LIHUE — The public is invited to sample a portion of the Hawaiian multi-cultural “stew” on Saturday at the Kauai Museum.
Doors are open from 10 a.m. until 3 p.m. for the sixth annual Japanese Cultural Fair at the Kauai Museum as part of its monthly Ohana Day celebration.
Admission for kamaaina and those attired in Japanese clothing is free. On Ohana Day, the normal admission rate is also discounted.
“Many different peoples came to Hawaii from around the world to work in Hawaii’s plantations, both sugar and pineapple, resulting in a rich stew of multicultural heritage we enjoy in the islands, today,” said Melisa Paterson of the Kauai Museum. “The sixth annual Japanese Cultural Fair allows people to share some of the food, activities, and crafts of the Japanese people who arrived in Hawaii more than 100 years ago.”
In addition to the potpourri of entertainment, food and activities, the Kauai Museum is exhibiting part of its 19th century Kabuki Theater Prince Collection in the main gallery.
Roy Miyake, a volunteer with the museum, will supplement the historical display with the set of pictures showing Kauai Japanese Americans who were interned at a Santa Fe, N.M., camp.
Miyake is attempting to get as many of these people identified as he can and is asking the public to help identify these families.
The Holomua Family and Community Education Club of Lihue will be offering bento lunches for sale and lead lessons in Hanafuda cards as well as other plantation era games.
The public can also participate in learning and making of toro nagashi, or floating lanterns, which traditionally mark the end of the bon season by guiding the souls of departed ones.
Contemporary practices utilize the toro nagashi ceremony to celebrate the departure of souls on other memorial events, such as the Memorial Day floating lantern ceremony on Oahu, which draws thousands of people.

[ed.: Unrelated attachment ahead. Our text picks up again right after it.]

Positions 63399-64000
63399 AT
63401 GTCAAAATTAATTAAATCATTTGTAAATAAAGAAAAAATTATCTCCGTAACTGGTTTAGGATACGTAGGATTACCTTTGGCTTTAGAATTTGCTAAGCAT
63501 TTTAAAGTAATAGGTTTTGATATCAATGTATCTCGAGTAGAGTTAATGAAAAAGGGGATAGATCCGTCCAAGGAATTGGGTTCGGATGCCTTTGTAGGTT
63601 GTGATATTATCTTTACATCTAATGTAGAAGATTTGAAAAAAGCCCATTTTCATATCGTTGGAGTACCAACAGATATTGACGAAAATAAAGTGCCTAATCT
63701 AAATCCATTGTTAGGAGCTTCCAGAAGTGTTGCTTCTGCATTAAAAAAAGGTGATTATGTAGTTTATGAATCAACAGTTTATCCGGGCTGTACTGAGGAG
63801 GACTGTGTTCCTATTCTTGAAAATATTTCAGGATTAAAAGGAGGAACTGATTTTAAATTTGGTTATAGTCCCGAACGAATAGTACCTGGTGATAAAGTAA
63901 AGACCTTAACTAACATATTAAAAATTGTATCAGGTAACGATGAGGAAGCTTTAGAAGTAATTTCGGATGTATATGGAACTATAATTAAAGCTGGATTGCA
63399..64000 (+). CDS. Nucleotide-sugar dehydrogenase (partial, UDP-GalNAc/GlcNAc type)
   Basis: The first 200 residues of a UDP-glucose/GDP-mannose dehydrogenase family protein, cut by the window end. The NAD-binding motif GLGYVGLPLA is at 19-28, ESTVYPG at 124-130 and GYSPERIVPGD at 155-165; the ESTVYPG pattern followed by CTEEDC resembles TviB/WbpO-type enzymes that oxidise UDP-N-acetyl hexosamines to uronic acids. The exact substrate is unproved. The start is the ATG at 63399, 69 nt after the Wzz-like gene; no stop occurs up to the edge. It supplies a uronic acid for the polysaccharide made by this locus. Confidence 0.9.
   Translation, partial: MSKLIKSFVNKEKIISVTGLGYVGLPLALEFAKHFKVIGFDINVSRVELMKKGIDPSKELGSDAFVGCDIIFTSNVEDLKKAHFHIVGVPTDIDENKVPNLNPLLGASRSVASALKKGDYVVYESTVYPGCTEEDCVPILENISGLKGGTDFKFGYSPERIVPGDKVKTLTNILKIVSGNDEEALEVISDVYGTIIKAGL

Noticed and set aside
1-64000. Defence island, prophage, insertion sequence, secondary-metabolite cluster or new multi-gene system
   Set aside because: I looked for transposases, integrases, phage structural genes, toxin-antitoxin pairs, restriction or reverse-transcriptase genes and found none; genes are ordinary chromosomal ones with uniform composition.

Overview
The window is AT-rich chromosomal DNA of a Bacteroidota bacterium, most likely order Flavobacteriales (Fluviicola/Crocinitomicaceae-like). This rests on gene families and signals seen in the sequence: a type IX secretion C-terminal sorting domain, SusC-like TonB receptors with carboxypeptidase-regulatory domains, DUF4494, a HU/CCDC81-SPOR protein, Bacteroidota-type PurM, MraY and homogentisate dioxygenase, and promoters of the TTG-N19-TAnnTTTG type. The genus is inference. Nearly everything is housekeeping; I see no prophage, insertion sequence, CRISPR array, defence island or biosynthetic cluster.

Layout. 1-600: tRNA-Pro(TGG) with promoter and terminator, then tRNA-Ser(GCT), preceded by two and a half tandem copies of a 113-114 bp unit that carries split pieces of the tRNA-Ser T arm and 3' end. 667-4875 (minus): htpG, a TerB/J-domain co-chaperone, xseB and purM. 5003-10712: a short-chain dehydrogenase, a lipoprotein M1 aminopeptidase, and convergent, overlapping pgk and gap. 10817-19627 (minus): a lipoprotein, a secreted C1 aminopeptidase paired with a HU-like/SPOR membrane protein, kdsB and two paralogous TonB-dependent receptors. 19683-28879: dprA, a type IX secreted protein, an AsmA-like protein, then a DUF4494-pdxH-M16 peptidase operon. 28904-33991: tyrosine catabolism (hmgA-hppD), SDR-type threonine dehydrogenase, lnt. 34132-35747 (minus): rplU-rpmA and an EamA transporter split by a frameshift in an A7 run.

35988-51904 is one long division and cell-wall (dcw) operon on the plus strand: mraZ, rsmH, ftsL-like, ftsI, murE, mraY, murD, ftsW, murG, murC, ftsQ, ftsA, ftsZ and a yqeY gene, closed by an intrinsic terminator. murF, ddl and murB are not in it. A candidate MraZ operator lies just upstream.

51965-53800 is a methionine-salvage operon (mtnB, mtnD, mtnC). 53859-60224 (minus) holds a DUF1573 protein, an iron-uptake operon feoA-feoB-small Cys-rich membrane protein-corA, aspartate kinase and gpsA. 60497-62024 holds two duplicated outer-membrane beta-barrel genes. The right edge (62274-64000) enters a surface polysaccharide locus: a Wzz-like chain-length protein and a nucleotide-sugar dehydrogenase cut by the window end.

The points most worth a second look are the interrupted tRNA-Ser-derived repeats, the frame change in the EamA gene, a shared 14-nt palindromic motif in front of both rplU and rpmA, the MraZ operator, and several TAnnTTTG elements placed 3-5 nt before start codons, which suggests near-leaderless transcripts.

The lantern workshop is available for $25.
Highlighting the day are musical performances as well as a mini-bon dance where everyone is invited to participate in some of the traditional folk and more contemporary dance tunes from the current bon dance calendar.
Kyle Chew will open the entertainment portion at 11 a.m. with a performance on the shakuhachi, a traditional Japanese bamboo flute, in the main gallery.
The Ryukyu Koten Afuso Ryu Ongaku Kenkyu Choichi Kai, Kauai, will offer a performance of its sanshin group starting at 12:30 p.m.
The sanshin, originally from China, found its way to Okinawa in the 16th century and eventually to Japan where it is known as the shamisen, a three-stringed instrument with a sound similar to a banjo.
Hawaii’s Okinawa community is responsible for preserving many antique instruments and compositions while their homeland and old growth of forests were heavily damaged in World War II. On Kauai, the efforts are led by Hui Alu with its president, Kent Yamauchi.
The Kauai Museum, 4428 Rice Street in Lihue, celebrates Ohana Day on the first Saturday of each month.
Visit www.kauaimuseum.org, or call 245-6931 for more information.